“One need not be a mathematician to know such a feat would take eons. And yet it is more likely for a small blind turtle to achieve this than it is for us to become human.
“What are we then, you might ask, before we reach this privileged state of being? I will ask you once more to use your mind, this time to think of everything we share this world with. Every living thing. From plants to insects, animals to sea creatures. Countless sentient beings, all awaiting an opportunity to reach our level of understanding.
“You see, we Buddhists believe in reincarnation, that is, being reborn over and over again in many different forms. But it is only through the existence of being a human being that we are able to grasp the true gift it is to realize such. To have the consciousness, the mind to comprehend just how fortunate we are to have finally reached this level of presence.
“And so we use such attainment to study, to learn more about this priceless gift of life and awareness.”
Her message spoke to me. When this knowledge was going over the heads of the other kids, many of them not even trying to understand as they watched that tiny head poke out of that small shell in her hand, I felt as though I was waking. Recalling something I had known before. A feeling of reconnecting, even though I didn’t really understand why at the time.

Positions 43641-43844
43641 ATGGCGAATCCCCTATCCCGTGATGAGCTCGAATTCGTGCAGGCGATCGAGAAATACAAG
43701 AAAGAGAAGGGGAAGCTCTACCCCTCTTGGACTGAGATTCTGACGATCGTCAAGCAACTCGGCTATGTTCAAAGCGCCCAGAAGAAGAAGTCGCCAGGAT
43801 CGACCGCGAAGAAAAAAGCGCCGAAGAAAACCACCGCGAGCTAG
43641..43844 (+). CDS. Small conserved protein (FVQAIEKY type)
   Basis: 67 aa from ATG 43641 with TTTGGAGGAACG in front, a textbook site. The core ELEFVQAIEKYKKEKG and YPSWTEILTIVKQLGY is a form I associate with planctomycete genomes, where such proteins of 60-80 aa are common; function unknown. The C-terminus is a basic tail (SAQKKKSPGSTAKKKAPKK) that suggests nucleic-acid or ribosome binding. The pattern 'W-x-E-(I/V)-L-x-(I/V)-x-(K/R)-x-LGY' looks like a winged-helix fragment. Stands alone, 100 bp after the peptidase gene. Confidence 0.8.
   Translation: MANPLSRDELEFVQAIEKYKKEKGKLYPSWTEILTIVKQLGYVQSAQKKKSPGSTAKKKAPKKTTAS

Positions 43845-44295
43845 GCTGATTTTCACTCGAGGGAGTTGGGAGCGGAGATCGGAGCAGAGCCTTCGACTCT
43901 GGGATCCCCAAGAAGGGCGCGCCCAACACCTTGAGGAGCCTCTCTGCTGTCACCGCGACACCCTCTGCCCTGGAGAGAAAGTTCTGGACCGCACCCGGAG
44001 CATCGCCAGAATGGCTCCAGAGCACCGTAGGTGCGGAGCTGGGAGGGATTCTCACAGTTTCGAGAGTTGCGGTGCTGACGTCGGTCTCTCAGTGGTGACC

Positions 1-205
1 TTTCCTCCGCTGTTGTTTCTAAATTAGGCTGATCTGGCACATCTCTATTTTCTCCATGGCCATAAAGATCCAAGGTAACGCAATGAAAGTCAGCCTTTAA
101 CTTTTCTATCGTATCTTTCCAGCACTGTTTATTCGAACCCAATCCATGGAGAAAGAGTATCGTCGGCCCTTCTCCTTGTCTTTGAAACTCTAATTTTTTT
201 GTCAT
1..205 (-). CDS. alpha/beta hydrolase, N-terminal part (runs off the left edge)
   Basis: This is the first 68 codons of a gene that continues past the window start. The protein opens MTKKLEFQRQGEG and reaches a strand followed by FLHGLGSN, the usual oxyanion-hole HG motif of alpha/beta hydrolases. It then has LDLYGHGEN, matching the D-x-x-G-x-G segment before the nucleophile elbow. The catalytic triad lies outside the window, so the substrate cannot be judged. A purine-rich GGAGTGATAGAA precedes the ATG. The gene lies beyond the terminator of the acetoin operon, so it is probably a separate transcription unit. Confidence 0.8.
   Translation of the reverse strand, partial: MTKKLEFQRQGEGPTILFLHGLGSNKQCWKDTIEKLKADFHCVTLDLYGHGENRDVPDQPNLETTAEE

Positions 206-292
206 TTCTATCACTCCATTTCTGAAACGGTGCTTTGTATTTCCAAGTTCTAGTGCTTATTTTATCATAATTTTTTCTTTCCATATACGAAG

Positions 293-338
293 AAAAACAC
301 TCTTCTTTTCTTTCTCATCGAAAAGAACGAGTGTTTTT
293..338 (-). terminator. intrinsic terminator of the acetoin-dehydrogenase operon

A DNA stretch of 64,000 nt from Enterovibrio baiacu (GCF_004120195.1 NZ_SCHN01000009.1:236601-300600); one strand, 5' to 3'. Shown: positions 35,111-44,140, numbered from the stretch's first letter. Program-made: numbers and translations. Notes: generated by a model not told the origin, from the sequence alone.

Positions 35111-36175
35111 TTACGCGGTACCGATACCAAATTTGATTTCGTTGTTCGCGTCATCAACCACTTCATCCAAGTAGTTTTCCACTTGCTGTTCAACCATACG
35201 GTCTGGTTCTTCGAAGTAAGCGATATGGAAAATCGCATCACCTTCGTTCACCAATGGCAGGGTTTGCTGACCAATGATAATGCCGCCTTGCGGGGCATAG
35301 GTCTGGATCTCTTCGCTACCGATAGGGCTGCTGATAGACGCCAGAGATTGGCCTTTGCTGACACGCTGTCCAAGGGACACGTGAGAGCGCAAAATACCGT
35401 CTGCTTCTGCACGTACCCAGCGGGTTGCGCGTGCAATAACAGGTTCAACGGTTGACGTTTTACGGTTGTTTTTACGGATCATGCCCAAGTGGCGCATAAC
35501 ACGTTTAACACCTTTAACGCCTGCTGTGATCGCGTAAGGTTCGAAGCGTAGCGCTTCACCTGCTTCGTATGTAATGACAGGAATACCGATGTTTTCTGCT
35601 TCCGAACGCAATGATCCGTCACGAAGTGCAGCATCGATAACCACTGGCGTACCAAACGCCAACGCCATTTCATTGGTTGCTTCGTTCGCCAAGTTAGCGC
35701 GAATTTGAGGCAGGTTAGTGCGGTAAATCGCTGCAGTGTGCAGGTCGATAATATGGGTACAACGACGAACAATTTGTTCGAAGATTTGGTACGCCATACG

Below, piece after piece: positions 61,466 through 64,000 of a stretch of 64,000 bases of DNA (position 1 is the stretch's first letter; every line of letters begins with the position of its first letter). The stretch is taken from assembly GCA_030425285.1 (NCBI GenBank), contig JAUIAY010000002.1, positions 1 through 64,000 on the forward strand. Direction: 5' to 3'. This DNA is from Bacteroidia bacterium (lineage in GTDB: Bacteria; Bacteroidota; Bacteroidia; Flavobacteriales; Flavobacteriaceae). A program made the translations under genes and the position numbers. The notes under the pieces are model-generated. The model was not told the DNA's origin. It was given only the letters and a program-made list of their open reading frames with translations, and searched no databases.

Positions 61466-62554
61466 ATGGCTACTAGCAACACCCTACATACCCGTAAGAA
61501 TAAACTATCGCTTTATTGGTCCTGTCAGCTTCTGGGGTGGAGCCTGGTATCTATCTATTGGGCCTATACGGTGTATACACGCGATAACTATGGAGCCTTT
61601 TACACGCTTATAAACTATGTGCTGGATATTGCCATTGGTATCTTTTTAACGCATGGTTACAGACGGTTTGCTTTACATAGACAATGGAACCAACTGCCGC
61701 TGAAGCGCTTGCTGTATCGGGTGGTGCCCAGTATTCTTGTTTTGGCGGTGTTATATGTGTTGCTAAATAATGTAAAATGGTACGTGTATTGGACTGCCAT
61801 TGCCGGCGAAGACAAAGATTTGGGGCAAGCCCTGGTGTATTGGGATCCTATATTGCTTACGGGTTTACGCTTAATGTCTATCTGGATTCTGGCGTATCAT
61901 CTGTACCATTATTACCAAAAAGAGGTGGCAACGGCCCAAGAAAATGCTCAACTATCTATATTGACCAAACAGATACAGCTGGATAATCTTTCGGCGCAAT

This exposure to universal truth was like the water I needed for the seed that was already in me to start growing again, eventually leading me back to the teachings from those like Rumiko. I didn’t feel compelled to take the same path that these remarkably disciplined monks and nuns had chosen for themselves, but indeed I embraced the dharma, this enlightening perspective allowing me to grow into the fulfilled person I believe myself to be today.
Over the years I’ve come to realize that reflection can occur at any moment of any day, while doing anything within my daily life. But when it comes to my personal favorite setting, I am most peaceful when being the blind turtle, floating in the here and now.
Tip jar with a purpose…RICO LAMOUREUX has been writing stories for over three decades now. He feels the greatest tale he will ever tell is to his future child, of how important it is to follow one’s passion. Part of the story involves the fact that the universe ended up placing a price tag on Rico’s dream of having a child(in the form of needing a surrogate), and so now he’s working on making this dream a reality. If you would like to help bestow the gift of fatherhood you can do so here…